FOX HUNT: To suppress dissent, Chinese living abroad that Xi Jinping sees as threats are told to either return to China or commit suicide, Christopher Wray said Chinese agents have been pursuing hundreds of Chinese nationals living in the US in an effort to force their return, as part of a global campaign against the country’s diaspora, known as Operation Fox Hunt, FBI Director Christopher Wray said on Tuesday. In a speech about the security threat posed by China, during which he said Beijing’s counterintelligence work was the “greatest long-term threat to our nation’s information and intellectual property, and to our economic vitality,” Wray gave the example of one Fox Hunt target who was given a choice of going back to China or killing themselves. Fox Hunt was launched
‘WOULD NOT COMPLY’: The company’s user data are kept in Singapore and it would not turn the data over to Beijing even if asked, TikTok chief executive Kevin Mayer said Social media app TikTok has distanced itself from Beijing after India banned 59 Chinese apps in the country, according to a correspondence seen by Reuters. In a letter to the Indian government dated on Sunday last week and seen by Reuters on Friday, TikTok chief executive Kevin Mayer said the Chinese government has never requested user data, nor would the company turn it over if asked. TikTok, which is not available in China, is owned by China’s ByteDance, but has sought to distance itself from its Chinese roots to appeal to a global audience. Along with 58 other Chinese apps, including Tencent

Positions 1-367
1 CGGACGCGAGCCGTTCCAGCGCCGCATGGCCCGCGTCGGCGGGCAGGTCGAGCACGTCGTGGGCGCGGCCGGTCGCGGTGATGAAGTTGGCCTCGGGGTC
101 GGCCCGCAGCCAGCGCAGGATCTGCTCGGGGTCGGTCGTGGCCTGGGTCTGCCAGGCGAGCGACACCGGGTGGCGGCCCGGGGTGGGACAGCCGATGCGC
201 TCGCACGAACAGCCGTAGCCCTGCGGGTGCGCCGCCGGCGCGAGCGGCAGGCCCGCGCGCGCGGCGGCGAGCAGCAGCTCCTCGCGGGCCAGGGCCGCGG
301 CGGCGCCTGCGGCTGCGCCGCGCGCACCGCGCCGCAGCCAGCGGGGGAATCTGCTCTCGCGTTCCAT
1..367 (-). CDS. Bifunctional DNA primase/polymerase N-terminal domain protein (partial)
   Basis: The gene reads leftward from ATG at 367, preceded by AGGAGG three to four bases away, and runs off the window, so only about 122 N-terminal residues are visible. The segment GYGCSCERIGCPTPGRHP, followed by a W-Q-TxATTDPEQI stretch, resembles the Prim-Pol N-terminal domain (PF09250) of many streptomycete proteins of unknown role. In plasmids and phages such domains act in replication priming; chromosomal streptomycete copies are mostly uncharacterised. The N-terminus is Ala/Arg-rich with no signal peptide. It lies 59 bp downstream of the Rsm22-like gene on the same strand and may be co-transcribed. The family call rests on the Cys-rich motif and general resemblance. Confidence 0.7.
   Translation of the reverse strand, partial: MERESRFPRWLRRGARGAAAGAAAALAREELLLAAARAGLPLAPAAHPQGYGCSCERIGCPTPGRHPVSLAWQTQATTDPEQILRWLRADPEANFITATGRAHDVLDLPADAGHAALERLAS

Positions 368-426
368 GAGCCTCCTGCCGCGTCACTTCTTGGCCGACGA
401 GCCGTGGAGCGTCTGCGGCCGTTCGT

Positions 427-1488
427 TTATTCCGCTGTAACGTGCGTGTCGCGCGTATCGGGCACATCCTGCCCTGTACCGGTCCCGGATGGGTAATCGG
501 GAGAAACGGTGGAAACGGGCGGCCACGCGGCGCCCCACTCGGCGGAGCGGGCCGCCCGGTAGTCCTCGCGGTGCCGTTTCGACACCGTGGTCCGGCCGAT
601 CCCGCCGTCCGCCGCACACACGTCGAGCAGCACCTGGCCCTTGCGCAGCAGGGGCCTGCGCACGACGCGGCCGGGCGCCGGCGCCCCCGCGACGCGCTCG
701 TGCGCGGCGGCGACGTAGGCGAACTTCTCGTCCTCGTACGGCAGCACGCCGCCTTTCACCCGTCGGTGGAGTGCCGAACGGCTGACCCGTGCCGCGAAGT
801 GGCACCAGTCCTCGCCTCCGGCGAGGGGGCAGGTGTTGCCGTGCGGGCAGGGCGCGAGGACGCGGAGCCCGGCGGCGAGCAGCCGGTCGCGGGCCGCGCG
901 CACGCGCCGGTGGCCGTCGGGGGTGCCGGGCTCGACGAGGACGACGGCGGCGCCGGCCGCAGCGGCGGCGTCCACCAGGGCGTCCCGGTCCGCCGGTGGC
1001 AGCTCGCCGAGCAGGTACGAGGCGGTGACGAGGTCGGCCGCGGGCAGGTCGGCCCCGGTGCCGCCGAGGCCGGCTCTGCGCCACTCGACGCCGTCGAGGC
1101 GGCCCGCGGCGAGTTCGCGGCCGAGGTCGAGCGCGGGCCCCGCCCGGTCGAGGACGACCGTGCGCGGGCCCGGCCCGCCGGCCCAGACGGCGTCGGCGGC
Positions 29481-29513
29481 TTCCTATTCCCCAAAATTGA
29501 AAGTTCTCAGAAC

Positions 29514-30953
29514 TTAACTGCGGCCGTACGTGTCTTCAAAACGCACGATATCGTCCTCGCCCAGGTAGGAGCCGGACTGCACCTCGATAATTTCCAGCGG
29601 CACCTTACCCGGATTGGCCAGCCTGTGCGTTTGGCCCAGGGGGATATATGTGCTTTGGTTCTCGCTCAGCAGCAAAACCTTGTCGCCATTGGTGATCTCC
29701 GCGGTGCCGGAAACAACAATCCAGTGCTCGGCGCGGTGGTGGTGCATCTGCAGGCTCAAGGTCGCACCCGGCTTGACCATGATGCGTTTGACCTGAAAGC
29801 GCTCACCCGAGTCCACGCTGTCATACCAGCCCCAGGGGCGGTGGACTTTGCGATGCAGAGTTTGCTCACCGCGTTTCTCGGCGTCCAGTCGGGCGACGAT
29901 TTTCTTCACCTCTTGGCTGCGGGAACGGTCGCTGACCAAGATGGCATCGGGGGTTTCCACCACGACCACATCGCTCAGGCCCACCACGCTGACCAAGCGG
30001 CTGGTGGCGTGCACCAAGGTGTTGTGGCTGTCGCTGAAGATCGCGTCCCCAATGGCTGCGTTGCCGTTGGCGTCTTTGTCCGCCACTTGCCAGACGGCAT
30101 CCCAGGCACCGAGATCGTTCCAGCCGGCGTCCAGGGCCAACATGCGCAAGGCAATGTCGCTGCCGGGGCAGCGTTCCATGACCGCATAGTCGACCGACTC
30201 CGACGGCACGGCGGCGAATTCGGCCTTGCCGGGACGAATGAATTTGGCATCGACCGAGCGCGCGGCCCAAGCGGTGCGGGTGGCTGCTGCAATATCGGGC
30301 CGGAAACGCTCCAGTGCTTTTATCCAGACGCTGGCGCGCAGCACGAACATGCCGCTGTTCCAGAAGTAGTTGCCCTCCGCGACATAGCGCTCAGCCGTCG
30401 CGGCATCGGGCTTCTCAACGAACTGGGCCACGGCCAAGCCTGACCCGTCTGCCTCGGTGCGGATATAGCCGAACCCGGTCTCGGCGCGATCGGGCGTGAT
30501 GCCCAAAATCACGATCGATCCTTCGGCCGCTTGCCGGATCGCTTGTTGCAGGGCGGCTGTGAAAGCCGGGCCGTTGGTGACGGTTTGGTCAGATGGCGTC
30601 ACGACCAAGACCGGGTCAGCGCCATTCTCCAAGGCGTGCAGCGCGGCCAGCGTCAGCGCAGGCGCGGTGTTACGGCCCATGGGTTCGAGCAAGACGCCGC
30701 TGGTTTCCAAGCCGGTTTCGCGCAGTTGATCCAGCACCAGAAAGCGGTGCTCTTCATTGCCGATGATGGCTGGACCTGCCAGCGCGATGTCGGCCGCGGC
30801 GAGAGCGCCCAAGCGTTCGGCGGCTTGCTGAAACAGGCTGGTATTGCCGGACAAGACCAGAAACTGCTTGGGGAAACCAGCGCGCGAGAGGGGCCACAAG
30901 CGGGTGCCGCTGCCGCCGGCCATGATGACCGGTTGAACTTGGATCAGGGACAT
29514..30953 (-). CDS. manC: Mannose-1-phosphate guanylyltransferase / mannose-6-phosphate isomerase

‘FIGHT FOR FREEDOM’: Hong Kongers will never bow to Beijing, the advocate said, while the US’ envoy to the territory called China’s new security law a ‘tragedy’ The world must stand in solidarity with Hong Kongers after Beijing imposed sweeping national security legislation on the semi-autonomous territory, advocate Joshua Wong (黃之鋒) said yesterday, vowing to continue campaigning for democracy. Wong, one of the territory’s most prominent young advocates and a figure loathed by Beijing, was speaking outside a court where he and fellow advocates are being prosecuted for involvement in last year’s pro-democracy protests. China last week enacted sweeping security legislation for the restless territory, banning acts of subversion, secession, terrorism and collusion with foreign forces. The legislation has sent a wave of fear through the territory, and criminalized dissenting
INTERNET CURBS: People are rushing to erase their digital footprints after police given powers over online activity, although it might take years for the full effect to be felt At midnight on Tuesday, the Great Firewall of China, the vast apparatus that limits the country’s Internet, appeared to descend on Hong Kong. Unveiling expanded police powers as part of contentious new national security legislation, the Hong Kong government enabled police to censor online speech, and force Internet service providers to hand over user information and shut down platforms. Many residents, already anxious since the legislation took effect last week, rushed to erase their digital footprint of any signs of dissent or support for the past year of protests. Hong Kong Legislator Charles Mok (莫乃光), a pro-democracy member of the Legislative